In order to increase community support for refugees, Utah State University Extension faculty and students conducted a research project last year that examined the needs of the refugee population in Utah.
A team of researchers led by Steve Daniels, USU Extension community development specialist, and Lorien Belton, Utah’s Community-Based Conservation Program coordinator, interviewed refugees as well as employers and service providers who worked closely with refugees.
Refugees are people who have been forced to flee their home country because of violence or fear of persecution. One of the main findings of the needs assessment report was that refugees find it difficult to meet their basic needs and wants due to a lack of understanding of systems such as transportation, health care and education.
“We have complicated systems in the United States, and being a fully functional adult means you have to know how to navigate those systems,” Belton said.
The report then went on to provide numerous recommendations to improve the Utah experience for refugees, such as increasing access to translators and providing financial literacy education.
Belton said this information could be useful to a variety of professionals, such as lawyers or medical personnel, interested in knowing how to connect with and assist the refugees in Utah.
One section of the report provided insight into the opportunities for employers interested in hiring refugees. Belton said many people are unaware that refugees are completely legal to work in the United States.
The report concluded with quotes from refugees about their dreams for their families ten years into the future.
“Their hopes for education, someday buying a home and supporting their families highlights how similar their desires are to the wishes of all Utahns,” Belton said.
The research was funded by the Utah Department of Workforce Services. The report can be found at the website of Logan’s recently formed refugee support organization, Cache Refugee and Immigrant Connection, at http://www.cacherefugees.org/refugee-needs.html.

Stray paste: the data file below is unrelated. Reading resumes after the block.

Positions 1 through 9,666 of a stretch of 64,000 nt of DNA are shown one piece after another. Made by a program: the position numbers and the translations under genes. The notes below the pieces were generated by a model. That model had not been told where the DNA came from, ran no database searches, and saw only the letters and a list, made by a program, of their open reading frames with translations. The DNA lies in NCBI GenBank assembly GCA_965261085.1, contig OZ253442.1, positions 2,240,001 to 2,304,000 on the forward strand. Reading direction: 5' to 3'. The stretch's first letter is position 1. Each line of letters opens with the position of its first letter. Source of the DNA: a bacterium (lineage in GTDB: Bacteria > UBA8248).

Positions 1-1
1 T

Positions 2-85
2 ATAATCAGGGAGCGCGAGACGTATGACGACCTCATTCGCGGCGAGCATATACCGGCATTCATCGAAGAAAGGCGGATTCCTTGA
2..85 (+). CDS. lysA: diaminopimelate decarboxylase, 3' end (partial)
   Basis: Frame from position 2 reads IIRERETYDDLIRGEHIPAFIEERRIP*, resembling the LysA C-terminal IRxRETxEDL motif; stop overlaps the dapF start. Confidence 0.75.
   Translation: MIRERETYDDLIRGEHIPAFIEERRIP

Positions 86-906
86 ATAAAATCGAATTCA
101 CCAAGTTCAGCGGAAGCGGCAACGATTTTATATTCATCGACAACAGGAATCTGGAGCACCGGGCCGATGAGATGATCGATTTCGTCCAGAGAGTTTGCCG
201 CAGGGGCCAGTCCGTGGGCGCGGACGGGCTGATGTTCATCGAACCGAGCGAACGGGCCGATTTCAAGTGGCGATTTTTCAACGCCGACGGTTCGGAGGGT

Photo: High school students from refugee backgrounds learn about STEM career opportunities at the annual Refugee Youth Conference, held at Salt Lake Community College last fall.
Writer: Shelby Ruud email@example.com
Contact: Lorien Belton firstname.lastname@example.org
USU Extension Honored with Best of State Award
Utah State University Extension was recently named Best of State winner for adult education in Utah. The Best of State Awards recognize outstanding individuals, organizations and businesses in Utah. Nominees are judged on achievement in their field of endeavor; innovation or creativity in approaches, techniques, methods or processes; and contribution to improving the quality of life in Utah.Read More
E.G. Peterson Extension Award Given to Diane Reese
Diane Reese is the recipient of the E. G. Peterson Extension Award for 2017. Diane retires from USU Extension this year after 26 years of service. She has given her energy, passion and heart to USU through her many roles.Read More
USU Named Host of Utah Small Business Development Center Network
Utah State University was recently selected by the Small Business Administration (SBA) to host the Utah Small Business Development Center (USBDC) Network. The new lead center will be located at the USU campus in Logan through USU Extension and will include regional service centers throughout Utah.Read More